Smartphones, tablets, laptops and notebooks: we live in a world dominated by smart mobile devices. While the world may be a better connected place, users are united by a common gripe: battery life, or rather the lack of it.
Could solar power be the answer? One French company, Sunpartner Technologies, have developed solar technology – which they call 'What you see is photovoltaic surface' or Wysips.
According to the company, Wysips is "based on assembling a thin, photovoltaic surface with a network of micro-lenses" which they say ensures the cells are "invisible to the naked eye." As soon as they are exposed to light, the photovoltaic cells are activated, and begin to charge or power up whatever device they are attached to.
"Sunpartner Technologies developed the Wysips technology to bring photovoltaic transparent and invisible solutions to produce a source of energy closer to the consumer," Ludovic Deblois, president of Sunpartner Technologies, told CNBC's Sustainable Energy.
How does the system work?
"The Wysips technology is made of two parts," Franck Aveline, Sunpartner's R&D director, said. "One which is transforming light into energy, and an optical lens which makes the photovoltaic film invisible for the user."
The company's Wysips Crystal technology can be integrated on to mobile devices – cell phones and e-readers, for example – during the manufacturing process.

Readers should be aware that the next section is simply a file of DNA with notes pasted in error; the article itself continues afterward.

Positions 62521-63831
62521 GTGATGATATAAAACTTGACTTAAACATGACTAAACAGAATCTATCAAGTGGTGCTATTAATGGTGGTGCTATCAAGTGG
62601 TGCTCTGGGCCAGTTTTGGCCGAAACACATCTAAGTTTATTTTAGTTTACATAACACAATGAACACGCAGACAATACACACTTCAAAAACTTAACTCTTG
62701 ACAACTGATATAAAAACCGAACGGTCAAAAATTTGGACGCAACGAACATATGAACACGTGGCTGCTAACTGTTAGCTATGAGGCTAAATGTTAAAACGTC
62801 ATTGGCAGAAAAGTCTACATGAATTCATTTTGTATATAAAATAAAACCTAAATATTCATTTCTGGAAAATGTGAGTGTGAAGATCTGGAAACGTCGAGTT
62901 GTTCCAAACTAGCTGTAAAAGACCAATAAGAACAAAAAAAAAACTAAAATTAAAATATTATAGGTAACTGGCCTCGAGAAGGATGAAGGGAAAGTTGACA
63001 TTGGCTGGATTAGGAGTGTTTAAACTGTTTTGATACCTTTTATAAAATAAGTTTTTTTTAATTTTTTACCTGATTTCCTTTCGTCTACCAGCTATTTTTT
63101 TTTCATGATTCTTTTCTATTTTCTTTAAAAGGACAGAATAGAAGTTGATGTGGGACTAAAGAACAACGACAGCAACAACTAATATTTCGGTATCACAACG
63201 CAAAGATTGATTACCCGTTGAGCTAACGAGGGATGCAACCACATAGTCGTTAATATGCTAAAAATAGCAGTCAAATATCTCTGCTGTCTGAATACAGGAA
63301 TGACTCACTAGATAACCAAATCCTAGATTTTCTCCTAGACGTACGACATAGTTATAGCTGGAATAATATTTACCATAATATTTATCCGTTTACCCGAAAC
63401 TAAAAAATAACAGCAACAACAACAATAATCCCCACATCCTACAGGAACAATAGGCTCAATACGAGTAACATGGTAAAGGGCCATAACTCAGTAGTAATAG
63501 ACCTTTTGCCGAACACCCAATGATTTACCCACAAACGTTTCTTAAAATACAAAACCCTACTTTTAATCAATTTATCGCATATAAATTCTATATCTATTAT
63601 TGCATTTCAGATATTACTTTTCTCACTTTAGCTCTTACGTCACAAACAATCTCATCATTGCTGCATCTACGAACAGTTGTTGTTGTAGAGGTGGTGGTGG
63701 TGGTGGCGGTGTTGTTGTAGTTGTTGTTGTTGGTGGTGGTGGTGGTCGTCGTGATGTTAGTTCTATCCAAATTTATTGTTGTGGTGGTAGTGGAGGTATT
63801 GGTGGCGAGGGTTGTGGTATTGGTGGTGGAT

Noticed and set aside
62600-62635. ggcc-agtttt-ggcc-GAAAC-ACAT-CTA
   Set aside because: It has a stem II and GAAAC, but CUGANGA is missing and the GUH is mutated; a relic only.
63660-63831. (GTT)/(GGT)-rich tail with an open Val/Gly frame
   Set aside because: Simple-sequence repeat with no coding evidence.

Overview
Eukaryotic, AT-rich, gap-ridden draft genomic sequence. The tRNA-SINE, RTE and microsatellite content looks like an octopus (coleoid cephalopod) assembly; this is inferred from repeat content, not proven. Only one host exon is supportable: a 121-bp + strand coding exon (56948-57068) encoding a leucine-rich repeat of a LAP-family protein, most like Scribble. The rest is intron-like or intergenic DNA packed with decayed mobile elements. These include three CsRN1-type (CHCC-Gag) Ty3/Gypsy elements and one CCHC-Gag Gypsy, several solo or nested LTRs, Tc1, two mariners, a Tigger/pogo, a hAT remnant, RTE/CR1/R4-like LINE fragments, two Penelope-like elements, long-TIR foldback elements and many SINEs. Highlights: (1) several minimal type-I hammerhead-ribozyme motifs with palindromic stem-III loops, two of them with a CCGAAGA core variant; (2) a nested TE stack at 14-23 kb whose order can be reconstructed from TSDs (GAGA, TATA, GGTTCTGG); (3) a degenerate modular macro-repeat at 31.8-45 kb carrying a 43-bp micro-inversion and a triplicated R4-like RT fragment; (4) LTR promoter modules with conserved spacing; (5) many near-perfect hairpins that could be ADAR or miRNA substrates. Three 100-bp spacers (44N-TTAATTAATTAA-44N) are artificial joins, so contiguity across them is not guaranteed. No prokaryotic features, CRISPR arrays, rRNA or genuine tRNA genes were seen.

Sunpartner say that if a battery runs out of juice on the go, users can hold their screen up to a light source and recharge the phone, with "full self-sufficiency" possible for models that consume less energy: e-readers and cheaper cell phones, for example.
Another feature developed by the company includes what they call Li-Fi. "Li-Fi is a data transmission technology where the light is a 'data vector'," Aveline said.
"Our Wysips component, as well as producing energy, senses this information," he added. "For example, if I move my mobile under a coded light it starts a video on it."
Earlier this year, Sunpartner raised 8.8 million euros ($9.64 million) in equity for the large scale production of its components.
"We are today beginning… production and the first commercial products will be sold next year," Deblois said.